A S S O C I A T I O N   OF   U N D E R W A T E R   E X P L O R E R S  

Date: Mon, 11 Sep 2000 19:58:01 GMT

AUE - Association of Underwater Explorers
7-10 September Tortugas:  Trip Rhein, Araby Maid, U-2513, Oil Wreck, Baja California

Day 3

We awoke to the sound of the compressor working to complete the fills for our last dive on the Baja California; Captain Jeff really used it to wake us up and get us in the water so we could reach the dock at a decent hour.

We all geared up after cutting some tables and splashed to complete one more dive on the Oil Wreck. I dropped down to find murky water had started to move in on the bottom; I could easily see the dive boat from the top of the wreck at ~110', but could just make out the bottom 40' down. I went to retrieve my tool bag that I left on the wreck the night before and swam past the hull fracture about 80' from the stern. I poked about the debris a bit to see if I could happen upon any clues to the ships identity but turned up nothing new. I collected my tools and then headed into the stern section of the hull to inspect the boilers and large engine that now has toppled over onto its side. As I entered the hull, I spotted a sea turtle swimming forward out of the wreck, probably still groggy from sleep depravation. The top decks over the engine have peeled away, allowing the ambient light to filter into the interior. Gauges, piping, and valves were visible scattered amongst the engine room.

Exiting at the break, several jewfish made their presence known with their thumping sounds. I headed up and over the wreck towards the bow, continually followed by multiple thumps. I turned around to spot a decent sized jewfish following me along the hull. I decided to play his game as I started to follow him. He stopped making any noise and slowly swam away into the wreck and around some debris, never fleeing, allowing me to swim behind. I got bored with this game and turned back for the bow. No sooner as I swam away from him did I start hearing more thumping. I looked back and saw the jewfish right on my fins again. I did not feel like playing his game anymore and kept my path towards the bow as he eventually gave up bothering me.

Just forward of amidships, I dropped down into the wreck at seeing some unusual wreckage on the bottom. I noted a small amount of structure from the main deck of the hull, possibly midship superstructure. A ladder ran up to the missing upper levels which were probably knocked off as the ship turtled. I swam to the inside of the skeletal remains of this structure and noticed another porthole with its blackout cover dogged down and camouflaged by reddish-brown encrustation. I exited to look at the other side and after a moment I noticed it with glass intact, though grown over with algae.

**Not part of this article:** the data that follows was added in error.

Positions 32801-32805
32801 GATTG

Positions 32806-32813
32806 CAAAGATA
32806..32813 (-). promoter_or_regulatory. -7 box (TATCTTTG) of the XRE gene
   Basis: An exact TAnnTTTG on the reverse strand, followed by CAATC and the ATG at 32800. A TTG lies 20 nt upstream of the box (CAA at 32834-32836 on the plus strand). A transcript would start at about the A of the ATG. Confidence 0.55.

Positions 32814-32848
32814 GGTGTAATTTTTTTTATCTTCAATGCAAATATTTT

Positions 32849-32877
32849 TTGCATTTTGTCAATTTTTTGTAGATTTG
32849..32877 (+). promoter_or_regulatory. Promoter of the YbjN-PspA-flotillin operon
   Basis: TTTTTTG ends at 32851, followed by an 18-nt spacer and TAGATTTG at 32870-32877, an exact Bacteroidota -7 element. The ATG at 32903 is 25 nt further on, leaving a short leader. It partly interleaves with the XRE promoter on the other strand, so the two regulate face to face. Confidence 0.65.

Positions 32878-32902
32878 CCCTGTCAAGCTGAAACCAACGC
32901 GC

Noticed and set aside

I finished my swim to the bow, noticing an area at the top of the gunwale where the hull was blown outwards and the ships ribs were exposed, possible damage from the attack that resulted in the vessel's sinking. I met up with Joe and Jeff on the bow who pointed out the shell of a sea turtle that perished on the wreck (his skull was also located), not surprising considering the amount of netting and entanglements on the wreck (or it could simply have died of old age).

We all headed back to conduct our abbreviated deco obligation and head to our final destination, the wreck of the Baja California.

Andrew and I splashed in after we hooked into the bow of the Baja California, a small freighter that was sunk in WWII and now rests in 115'. A regular stop for larger liveaboards, the wreck is dove practically every weekend. The ship was carrying massive amounts of glassware and other miscellaneous cargo such as cosmetics, combs, china, light fixtures, tobacco, etc. The wreck now is flattened, though the stern section is still mostly intact with a very scenic deck gun. I swam a short distance to the main cargo hold and began foraging for some of the thousands of bottles she was carrying. In short time, I had massed together numerous bottles, some china, and other assorted glassware. Some of these areas require you to really hunker down and get up under some low clearance hull plates to get the goodies, but there are also artifacts laying out in the open. Looking upwards, numerous bottles and other artifacts can be observed frozen in place to the above hull plates and wreckage. You may need to pick through the broken pieces, but you are pretty much assured to return with a souvenir from this wreck if you so desire one. It was also readily apparent that this wreck was heavily visited by recreational divers, as dive weights and reel line littered the wreck. I headed back to the upline after filling my goodie bag as I heard the approach of Andrew's scooter.

We were quickly joined by Joe and Jeff as we all headed up to complete our dive. We had an incredible time on these wrecks and I am sure we all look forward to visiting them again many times next year!